Malaysia has been struggling due to the recent rice crisis. Initially, the people in the country were suffering because of a limited supply of locally produced rice. They had to buy imported rice, which was way more expensive than domestically produced rice.
Such incidents have affected the daily lives of Malaysians. Malaysia’s Prime Minister Anwar Ibrahim has now threatened legal action against rice hoarders. Will Malaysian PM take action against rice hoarders amid rice shortage? What can Malaysians expect?
Malaysia PM threatens action against rice hoarders
Anwar bin Ibrahim, the Prime Minister of Malaysia, has threatened legal action against people found hoarding rice amid the crisis.
On 2 October, Anwar bin Ibrahim said, “If anyone dares to take advantage when people are struggling to find rice … you hoard, we will find you, sue you, and take you to court.” He gave warning to rice hoarders.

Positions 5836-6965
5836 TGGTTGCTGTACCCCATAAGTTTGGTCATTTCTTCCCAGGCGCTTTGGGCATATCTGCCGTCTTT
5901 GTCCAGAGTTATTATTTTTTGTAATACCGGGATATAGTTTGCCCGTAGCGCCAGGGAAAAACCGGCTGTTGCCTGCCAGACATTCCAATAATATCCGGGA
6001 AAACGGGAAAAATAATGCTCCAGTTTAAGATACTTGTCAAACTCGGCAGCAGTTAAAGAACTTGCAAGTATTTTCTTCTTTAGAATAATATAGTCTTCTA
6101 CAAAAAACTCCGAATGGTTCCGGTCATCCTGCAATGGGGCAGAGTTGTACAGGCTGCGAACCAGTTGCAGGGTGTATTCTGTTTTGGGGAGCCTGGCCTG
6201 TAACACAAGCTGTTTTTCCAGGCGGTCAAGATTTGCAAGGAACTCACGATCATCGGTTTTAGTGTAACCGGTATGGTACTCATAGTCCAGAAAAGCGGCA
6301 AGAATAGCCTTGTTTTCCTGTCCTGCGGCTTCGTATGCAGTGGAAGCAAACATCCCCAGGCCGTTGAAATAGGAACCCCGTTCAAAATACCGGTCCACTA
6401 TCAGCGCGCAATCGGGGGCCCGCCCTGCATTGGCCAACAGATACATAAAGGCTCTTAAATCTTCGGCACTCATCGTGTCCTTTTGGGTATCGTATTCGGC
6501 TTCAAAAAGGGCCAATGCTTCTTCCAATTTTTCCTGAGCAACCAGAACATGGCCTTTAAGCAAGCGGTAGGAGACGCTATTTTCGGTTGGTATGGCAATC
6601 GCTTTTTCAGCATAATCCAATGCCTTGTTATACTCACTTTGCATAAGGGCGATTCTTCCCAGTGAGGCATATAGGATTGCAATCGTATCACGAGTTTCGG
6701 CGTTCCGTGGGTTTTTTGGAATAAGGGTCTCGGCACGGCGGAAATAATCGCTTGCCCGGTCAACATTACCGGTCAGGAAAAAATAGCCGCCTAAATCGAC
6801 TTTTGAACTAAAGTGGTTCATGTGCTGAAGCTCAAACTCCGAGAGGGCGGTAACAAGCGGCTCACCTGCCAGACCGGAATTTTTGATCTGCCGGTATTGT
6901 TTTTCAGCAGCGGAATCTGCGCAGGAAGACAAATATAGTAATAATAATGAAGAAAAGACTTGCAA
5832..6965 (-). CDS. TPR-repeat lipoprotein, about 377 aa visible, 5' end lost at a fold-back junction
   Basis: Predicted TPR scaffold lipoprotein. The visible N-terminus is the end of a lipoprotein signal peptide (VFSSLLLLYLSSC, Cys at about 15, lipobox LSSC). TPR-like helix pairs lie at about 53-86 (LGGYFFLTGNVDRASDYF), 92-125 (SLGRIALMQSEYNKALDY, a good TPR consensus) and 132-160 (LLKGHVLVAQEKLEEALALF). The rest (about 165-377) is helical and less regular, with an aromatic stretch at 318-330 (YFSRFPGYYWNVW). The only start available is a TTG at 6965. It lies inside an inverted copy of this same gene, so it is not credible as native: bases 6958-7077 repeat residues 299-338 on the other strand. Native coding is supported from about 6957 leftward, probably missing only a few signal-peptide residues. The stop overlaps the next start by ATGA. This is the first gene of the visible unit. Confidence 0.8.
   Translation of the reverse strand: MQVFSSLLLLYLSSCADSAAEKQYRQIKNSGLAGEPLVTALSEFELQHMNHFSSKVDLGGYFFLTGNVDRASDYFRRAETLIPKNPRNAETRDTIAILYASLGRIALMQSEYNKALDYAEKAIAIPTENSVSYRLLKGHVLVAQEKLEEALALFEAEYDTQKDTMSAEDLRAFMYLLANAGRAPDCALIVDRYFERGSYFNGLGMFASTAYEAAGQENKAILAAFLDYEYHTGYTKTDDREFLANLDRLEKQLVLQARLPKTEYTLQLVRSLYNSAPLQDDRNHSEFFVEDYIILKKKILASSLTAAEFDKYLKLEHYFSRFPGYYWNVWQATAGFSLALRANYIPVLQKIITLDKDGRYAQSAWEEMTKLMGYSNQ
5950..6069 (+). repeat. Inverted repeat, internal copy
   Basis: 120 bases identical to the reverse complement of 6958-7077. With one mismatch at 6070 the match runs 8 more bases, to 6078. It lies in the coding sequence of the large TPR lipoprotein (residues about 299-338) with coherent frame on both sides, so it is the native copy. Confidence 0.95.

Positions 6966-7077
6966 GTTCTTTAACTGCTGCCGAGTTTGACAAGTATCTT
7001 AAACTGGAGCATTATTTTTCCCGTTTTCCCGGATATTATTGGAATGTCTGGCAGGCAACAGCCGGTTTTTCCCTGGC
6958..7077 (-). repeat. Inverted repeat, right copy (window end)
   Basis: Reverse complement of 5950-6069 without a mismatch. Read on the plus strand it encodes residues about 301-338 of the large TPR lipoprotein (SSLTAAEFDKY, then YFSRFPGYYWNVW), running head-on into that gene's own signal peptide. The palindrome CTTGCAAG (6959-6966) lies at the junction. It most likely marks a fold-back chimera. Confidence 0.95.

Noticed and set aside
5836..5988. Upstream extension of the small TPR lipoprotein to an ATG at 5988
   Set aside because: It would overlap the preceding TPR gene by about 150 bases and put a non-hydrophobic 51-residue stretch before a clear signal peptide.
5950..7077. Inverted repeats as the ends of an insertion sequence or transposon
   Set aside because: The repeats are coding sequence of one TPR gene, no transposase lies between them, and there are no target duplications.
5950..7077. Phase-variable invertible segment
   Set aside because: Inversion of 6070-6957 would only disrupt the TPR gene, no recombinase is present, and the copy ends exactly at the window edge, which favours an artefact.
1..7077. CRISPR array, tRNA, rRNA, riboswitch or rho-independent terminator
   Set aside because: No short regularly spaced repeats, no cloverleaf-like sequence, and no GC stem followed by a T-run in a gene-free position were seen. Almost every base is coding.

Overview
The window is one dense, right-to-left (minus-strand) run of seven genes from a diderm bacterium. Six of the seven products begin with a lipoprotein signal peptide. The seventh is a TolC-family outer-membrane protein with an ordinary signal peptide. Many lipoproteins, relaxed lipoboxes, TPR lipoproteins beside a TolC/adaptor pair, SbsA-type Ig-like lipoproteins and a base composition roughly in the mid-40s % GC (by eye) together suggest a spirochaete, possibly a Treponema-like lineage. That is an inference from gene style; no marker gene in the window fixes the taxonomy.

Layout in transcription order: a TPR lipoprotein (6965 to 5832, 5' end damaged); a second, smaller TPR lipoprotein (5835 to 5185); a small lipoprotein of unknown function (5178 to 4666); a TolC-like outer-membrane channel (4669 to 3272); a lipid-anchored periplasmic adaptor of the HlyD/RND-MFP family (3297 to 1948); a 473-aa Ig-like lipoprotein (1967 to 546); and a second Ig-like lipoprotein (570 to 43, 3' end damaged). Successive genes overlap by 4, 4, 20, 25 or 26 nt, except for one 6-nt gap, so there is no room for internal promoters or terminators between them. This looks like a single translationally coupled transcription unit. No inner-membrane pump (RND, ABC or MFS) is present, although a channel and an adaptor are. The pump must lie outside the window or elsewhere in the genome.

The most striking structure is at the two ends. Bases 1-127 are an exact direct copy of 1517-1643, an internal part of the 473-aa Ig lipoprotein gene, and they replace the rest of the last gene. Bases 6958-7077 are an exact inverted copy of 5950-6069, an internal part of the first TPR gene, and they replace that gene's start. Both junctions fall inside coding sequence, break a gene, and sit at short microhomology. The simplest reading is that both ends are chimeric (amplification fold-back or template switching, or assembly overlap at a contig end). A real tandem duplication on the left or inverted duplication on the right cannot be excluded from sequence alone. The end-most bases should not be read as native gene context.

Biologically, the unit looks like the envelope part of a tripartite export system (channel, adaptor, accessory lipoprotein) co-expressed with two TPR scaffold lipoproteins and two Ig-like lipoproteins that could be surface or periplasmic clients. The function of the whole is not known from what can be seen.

Amid the crisis, consumers have started stockpiling local grains. Amid rice shortage in the country, panic-buying by consumers have increased.
Will Malaysia PM take action against rice hoarders amid rice shortage?
The Ministry of Agriculture and Food Security of Malaysia will set up an enforcement and monitoring team to curb rice hoarding under the guidance of the Malaysian Prime Minister.
The Malaysian Prime Minister also urged people not to hoard locally produced rice. Rice hoarders will face strict action from 3 October.
The government will also increase distribution of rice to rural areas. The government has also announced measures to tame down rice prices.
What can Malaysians expect?
The Malaysian government has announced a subsidy of 950 ringgit per ton for imported rice in the states of Sabah and Sarawak from October 5.
Anwar bin Ibrahim, the Prime Minister of Malaysia, also said that around 400 million ringgit in subsidies would be channeled for government facilities across the country for buying imported rice. The government has also highlighted the importance of rice as the main staple food in Malaysia.
Malaysia, which imports about 38 per cent of its rice needs, was affected after India restricted rice exports to meet their domestic needs.